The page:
What the absorption of structural funds says about the EU recovery plan
Fecha: noviembre 2020
Miguel Carrión Álvarez, Funcas Europe
As part of the debate on the impact of the EU recovery plan, a lot of emphasis has been put on the low absorption rate of EU cohesion funds (1). Six months before the end of the 2014-2020 budget period, only 47% of the European Structural and Investment Funds (ESIF) had been disbursed (2). This, however, is misleading. EU budget commitments may be spent up to three years after being approved, and some money is disbursed even later than that. About 97% of the funds budgeted for the 2007-2013 period were spent, but this took until 2017. By the start of 2020, the approval of projects for the structural and investment funds reached 91% of the envelope for the 2014-2020 budget period (3).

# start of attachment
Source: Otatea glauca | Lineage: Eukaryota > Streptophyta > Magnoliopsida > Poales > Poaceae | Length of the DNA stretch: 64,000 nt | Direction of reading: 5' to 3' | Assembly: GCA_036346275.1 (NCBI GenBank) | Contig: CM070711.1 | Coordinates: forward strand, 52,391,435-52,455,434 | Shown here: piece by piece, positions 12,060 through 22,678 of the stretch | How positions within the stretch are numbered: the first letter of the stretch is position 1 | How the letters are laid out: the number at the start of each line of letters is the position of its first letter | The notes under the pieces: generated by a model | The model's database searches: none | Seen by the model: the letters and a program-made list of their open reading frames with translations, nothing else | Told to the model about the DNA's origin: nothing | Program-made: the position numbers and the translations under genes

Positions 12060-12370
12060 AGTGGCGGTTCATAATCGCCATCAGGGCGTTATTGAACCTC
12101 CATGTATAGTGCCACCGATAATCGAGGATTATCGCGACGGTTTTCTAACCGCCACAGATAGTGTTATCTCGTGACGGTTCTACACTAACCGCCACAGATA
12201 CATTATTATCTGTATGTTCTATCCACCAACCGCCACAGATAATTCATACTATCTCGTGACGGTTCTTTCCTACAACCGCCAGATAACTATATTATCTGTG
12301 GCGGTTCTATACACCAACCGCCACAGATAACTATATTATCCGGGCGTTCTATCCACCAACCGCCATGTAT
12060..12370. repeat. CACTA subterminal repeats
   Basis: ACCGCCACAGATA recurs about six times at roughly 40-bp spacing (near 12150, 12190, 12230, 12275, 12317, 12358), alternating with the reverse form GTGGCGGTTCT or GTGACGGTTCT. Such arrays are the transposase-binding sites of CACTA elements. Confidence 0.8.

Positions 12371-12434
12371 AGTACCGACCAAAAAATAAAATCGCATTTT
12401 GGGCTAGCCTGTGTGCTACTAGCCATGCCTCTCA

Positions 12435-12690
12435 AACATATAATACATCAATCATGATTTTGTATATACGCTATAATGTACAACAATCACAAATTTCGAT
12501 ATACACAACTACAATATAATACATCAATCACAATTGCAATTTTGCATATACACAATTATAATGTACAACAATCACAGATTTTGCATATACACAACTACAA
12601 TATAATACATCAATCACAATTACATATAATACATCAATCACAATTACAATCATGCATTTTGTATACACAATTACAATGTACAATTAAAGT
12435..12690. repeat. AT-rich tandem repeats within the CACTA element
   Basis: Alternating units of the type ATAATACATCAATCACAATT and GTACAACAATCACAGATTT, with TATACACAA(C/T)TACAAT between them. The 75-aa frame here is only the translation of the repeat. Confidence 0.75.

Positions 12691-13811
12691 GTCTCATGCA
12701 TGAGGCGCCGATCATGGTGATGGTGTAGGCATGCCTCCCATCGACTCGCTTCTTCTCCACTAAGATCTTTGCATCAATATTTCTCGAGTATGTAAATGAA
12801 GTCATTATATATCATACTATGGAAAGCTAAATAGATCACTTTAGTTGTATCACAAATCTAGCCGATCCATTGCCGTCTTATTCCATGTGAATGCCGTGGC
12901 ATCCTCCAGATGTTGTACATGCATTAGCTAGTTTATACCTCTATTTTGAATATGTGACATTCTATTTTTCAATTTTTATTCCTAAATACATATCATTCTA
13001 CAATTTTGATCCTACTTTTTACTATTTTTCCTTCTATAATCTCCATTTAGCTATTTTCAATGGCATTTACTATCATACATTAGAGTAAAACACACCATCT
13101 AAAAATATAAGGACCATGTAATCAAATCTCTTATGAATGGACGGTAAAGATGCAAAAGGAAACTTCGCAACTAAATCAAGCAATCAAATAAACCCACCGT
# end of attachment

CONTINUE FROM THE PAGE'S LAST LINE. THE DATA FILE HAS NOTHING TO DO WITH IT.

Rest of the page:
The present note looks at the apparent low absorption of EU funds. The EU budget is a slow vehicle at the best of times, and that the EU’s recovery fund has overloaded it with an inappropriate function of countercyclical macroeconomic stimulus. The recovery fund would be more effective as a standing facility for increasing the rate of public investment rather than a one-off.
The progress of the 2014-2020 structural funds
According to the EU’s open data portal, 94% of the budgeted European Structural and Investment Funds (ESIF) had been allocated by the end of June 2020, and 47% spent (2). This means 50% of the funds allocated had been spent. This is shown in figure 1.
Figure 1: allocation and spending of structural funds relative to budget, by member state (European Commission)
Despite this, the experience of the 2007-2013 budget period suggests that fund absorption by member states is likely to catch up to nearly 100% eventually.